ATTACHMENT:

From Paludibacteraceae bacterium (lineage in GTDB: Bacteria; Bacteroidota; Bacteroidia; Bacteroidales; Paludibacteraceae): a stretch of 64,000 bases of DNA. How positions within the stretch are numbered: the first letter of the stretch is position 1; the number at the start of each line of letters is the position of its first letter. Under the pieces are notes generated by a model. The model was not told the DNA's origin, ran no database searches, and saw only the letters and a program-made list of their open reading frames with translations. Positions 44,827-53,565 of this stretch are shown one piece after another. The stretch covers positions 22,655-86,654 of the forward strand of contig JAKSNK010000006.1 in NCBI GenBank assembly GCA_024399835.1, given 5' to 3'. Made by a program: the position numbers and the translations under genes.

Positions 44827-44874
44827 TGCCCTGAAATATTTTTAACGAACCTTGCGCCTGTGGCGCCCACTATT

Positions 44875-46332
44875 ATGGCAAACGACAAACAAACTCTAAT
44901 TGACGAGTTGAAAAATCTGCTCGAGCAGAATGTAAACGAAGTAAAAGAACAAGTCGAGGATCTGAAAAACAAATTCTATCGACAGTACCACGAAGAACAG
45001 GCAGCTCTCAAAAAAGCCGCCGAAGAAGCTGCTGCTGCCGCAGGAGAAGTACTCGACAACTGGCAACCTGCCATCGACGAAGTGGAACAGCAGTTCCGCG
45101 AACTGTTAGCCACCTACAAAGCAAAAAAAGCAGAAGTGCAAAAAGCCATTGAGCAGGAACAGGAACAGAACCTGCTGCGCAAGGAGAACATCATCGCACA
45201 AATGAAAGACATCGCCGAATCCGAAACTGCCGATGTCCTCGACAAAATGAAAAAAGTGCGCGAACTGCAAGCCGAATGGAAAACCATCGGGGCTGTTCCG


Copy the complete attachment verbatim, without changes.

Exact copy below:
From Paludibacteraceae bacterium (lineage in GTDB: Bacteria; Bacteroidota; Bacteroidia; Bacteroidales; Paludibacteraceae): a stretch of 64,000 bases of DNA. How positions within the stretch are numbered: the first letter of the stretch is position 1; the number at the start of each line of letters is the position of its first letter. Under the pieces are notes generated by a model. The model was not told the DNA's origin, ran no database searches, and saw only the letters and a program-made list of their open reading frames with translations. Positions 44,827-53,565 of this stretch are shown one piece after another. The stretch covers positions 22,655-86,654 of the forward strand of contig JAKSNK010000006.1 in NCBI GenBank assembly GCA_024399835.1, given 5' to 3'. Made by a program: the position numbers and the translations under genes.

Positions 44827-44874
44827 TGCCCTGAAATATTTTTAACGAACCTTGCGCCTGTGGCGCCCACTATT

Positions 44875-46332
44875 ATGGCAAACGACAAACAAACTCTAAT
44901 TGACGAGTTGAAAAATCTGCTCGAGCAGAATGTAAACGAAGTAAAAGAACAAGTCGAGGATCTGAAAAACAAATTCTATCGACAGTACCACGAAGAACAG
45001 GCAGCTCTCAAAAAAGCCGCCGAAGAAGCTGCTGCTGCCGCAGGAGAAGTACTCGACAACTGGCAACCTGCCATCGACGAAGTGGAACAGCAGTTCCGCG
45101 AACTGTTAGCCACCTACAAAGCAAAAAAAGCAGAAGTGCAAAAAGCCATTGAGCAGGAACAGGAACAGAACCTGCTGCGCAAGGAGAACATCATCGCACA
45201 AATGAAAGACATCGCCGAATCCGAAACTGCCGATGTCCTCGACAAAATGAAAAAAGTGCGCGAACTGCAAGCCGAATGGAAAACCATCGGGGCTGTTCCG